Smart Communications eyes boom in mobile social networking

As text-savvy Filipinos become the world’s most prolific social networkers, leading wireless services provider Smart Communications, Inc. (Smart) says social media will go mobile in a big way in the next few years.

Smart Netphone 701 Social Media Phone
Smart Netphone 701 Social Media Phone

According to Smart’s Chief Wireless Advisor Orlando B. Vea, new devices and platforms coupled with cheaper access costs is bringing social networking services such as Twitter and Facebook from PCs and laptops onto handheld devices like smartphones and tablets.

“Every day, more and more people are posting updates on the go. About a million of our subscribers are already accessing Facebook on their mobiles regularly.” said Vea. “This shift starting to take place, and Smart is the forefront of this change.”

Last week, Smart launched its Netphone, an Android 2.2 smartphone that has been designed to offer innovative web and social media services using the SmartNet service delivery platform.

Among its various features, the Netphone allows users to access Twitter, Facebook and its own SmartNet Chat services for free.

“The Netphone will accelerate the shift to mobile internet and social media,” Vea said.

The social media boom

Local carriers are trying to capitalize on the explosion of social media usage among Filipinos.

Recently, the Philippines was reported to be leading the world in terms of Facebook penetration with an estimated 93.9% of its Internet population accessing the site regularly.

The latest figures from socialbakers.com (one of the world’s leading social media statistics portal) peg the current number of Filipino Facebook users at 26.5 million—a huge jump from an estimated 1 million in 2008.

Up to this point however, Filipinos are accessing these social networking sites largely through web-connected PCs in Internet cafes, homes, and offices.

A recent survey by the polling firm Nielsen indicated that the place of internet access was shifting from Internet cafes (down to 66% in 2011 from 71% in 2009) to homes (up to 35% from 27% in the same period. This apparently reflects the growing number of Filipino homes that have acquired web access in the past 3 years.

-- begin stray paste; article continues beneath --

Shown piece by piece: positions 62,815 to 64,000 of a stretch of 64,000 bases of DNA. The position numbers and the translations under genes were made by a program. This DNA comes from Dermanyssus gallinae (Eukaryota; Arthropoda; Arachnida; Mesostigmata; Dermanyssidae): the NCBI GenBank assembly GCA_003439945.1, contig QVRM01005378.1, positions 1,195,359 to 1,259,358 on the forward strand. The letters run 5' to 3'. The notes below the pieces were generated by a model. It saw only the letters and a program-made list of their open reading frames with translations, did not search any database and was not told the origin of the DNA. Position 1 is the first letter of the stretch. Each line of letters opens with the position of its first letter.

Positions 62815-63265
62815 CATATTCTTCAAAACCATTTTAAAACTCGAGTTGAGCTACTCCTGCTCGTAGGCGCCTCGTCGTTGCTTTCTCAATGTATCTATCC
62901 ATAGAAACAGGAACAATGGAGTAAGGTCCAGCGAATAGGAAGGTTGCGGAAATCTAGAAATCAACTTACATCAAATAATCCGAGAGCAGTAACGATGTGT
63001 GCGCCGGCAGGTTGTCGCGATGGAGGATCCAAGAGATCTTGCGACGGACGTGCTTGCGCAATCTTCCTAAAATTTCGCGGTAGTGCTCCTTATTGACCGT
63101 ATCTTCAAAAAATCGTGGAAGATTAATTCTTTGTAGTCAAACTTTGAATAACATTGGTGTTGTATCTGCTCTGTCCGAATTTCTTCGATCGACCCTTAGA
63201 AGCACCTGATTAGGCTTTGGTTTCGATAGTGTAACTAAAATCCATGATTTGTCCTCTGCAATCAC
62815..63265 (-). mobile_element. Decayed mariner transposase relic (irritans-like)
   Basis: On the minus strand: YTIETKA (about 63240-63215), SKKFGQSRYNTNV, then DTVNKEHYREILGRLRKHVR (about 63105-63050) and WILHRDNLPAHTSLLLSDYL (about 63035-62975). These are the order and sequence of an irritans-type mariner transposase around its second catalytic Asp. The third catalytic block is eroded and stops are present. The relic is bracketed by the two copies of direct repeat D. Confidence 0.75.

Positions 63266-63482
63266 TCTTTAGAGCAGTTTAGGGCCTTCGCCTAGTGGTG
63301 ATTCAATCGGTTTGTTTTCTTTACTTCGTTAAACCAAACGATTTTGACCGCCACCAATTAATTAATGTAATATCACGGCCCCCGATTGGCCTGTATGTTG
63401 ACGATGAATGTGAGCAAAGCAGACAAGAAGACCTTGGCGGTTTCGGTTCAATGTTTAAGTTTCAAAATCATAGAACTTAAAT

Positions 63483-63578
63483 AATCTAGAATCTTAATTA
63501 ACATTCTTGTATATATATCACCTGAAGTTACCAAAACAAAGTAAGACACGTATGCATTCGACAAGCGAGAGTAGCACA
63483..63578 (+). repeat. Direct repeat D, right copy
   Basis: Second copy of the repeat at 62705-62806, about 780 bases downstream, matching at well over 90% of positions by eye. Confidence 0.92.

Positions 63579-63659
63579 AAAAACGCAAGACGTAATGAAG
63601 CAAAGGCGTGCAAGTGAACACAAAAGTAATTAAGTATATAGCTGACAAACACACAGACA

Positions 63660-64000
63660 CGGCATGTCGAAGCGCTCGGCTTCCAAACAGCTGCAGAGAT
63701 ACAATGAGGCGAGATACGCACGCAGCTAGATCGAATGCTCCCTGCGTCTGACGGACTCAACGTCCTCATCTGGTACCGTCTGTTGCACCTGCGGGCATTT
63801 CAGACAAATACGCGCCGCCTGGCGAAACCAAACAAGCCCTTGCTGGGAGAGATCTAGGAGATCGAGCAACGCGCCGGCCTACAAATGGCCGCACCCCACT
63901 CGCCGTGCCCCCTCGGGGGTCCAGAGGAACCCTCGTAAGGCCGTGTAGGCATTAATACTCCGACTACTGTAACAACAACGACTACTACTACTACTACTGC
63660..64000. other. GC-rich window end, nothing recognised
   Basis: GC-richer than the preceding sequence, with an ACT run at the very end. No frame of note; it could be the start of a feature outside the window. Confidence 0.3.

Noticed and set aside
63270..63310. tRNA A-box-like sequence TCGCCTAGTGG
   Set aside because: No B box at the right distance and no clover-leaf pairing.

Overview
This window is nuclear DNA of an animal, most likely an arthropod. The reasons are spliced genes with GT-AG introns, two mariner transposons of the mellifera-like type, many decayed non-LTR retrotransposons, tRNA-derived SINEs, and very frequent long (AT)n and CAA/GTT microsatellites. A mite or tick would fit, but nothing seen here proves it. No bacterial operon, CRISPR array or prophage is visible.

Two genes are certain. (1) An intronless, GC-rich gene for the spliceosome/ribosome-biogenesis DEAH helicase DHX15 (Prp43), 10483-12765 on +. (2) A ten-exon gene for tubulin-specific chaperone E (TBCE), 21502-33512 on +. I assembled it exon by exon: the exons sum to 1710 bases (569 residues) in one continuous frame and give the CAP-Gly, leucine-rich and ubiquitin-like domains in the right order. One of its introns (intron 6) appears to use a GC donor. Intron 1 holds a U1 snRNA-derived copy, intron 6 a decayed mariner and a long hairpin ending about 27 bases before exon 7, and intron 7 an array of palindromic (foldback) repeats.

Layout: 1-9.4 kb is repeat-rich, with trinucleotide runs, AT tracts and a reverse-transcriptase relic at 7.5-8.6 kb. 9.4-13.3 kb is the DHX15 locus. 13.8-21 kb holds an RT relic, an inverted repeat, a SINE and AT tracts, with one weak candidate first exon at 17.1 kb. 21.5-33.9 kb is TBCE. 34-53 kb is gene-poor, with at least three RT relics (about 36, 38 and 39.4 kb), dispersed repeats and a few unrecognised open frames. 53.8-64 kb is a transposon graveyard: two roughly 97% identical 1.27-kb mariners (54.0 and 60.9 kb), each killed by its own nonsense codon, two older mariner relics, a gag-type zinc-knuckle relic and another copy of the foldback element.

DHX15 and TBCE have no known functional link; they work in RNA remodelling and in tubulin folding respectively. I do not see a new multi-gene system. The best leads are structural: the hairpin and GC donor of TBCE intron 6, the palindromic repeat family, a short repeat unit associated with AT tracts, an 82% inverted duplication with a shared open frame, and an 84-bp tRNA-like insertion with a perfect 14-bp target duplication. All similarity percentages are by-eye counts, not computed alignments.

Web access via mobile phones however remained flat at 4 to 5 percent. This, however, seems ripe for change.

The shift to mobile

The shift to mobile is already showing up in the global microblogging service site Twitter. Its CEO Dick Costolo told the tech press in San Francisco last week that the number of active monthly users of Twitter has soared to more than 100 million, with the majority of people logging in on the go.

“We’re seeing tremendous growth on mobile,” he said.

To promote the growth of mobile internet and social media usage in the country, Smart has introduced a series of new products and services to help Filipinos get and stay online.

Since last year, Smart has been pushing sales of web-enabled smartphones, particularly medium-priced and low-cost handsets to encourage people to go online while on the go.

It has also taken steps to promote mobile social media. In July this year, for example, Smart launched in the Philippines the HTC ChaCha, the world’s first smartphone with one-touch Facebook access.

 

 

In the same month Smart also introduced the Facebook for Every Phone app which enables Java-enabled feature phones to access Facebook services for free with a smartphone-like interface.

Changing the game

On September 10, Smart officially launched the Netphone, which it expects to be a game changer for mobile internet and social media usage.

The Netphone runs on the SmartNet mobile platform which allows subscribers to post and read status updates on their Facebook and Twitter accounts at no cost.

This is thanks to Smart’s patented “Safe Browse” technology which enables Netphone users to enjoy Smart’s Internet services without worrying about hidden or unintended charges.

This feature was developed by Smart because smartphones are typically designed for western markets where consumers usually have unlimited or “always-on” data services.

Safe Browse makes “Internet-snacking” possible as it lowers bandwidth consumption, thus, helping ensure that the quality of service remains high even on a 2G connection.

“The Netphone and SmartNet will change the mobile landscape. This is a phone designed by Filipinos and it is made specifically for emerging markets such as the Philippines,” Vea said.

“And the good news is that, this is just the beginning. We will be rolling out more services and more devices in the near future,” Vea added

Superior network

To support the expected growth of mobile internet and social media traffic, Smart and parent company Philippine Long Distance Telephone Co. (PLDT) are undertaking a two-year, P67 billion network transformation program.

This involves the comprehensive modernization, installation, and optimization of network elements such as fiber optic cables, wireless base stations, and international gateways. The endeavor aims to enable PLDT and Smart’s combined infrastructure to provide unparalleled Internet-based services to its customer for years to come.

“What we’re doing is an end-to-end solution: we’re offering the best services on the best network, with the best devices. This is all in line with our effort to bring the power of the Internet into the hands of every Filipino,” he ended.

  • This is the trend of smart phones. Nice article. This is very useful for social networking people.

  • No wonder why people wants to buy this smartphone. Because you can use social networking sites for free. I’d better go for iPod.

  • I use my smartphone all the time, but if I were to leave it at home, the only thing I’d miss are phone calls, text messages… and maybe the clock whenever I forget my watch!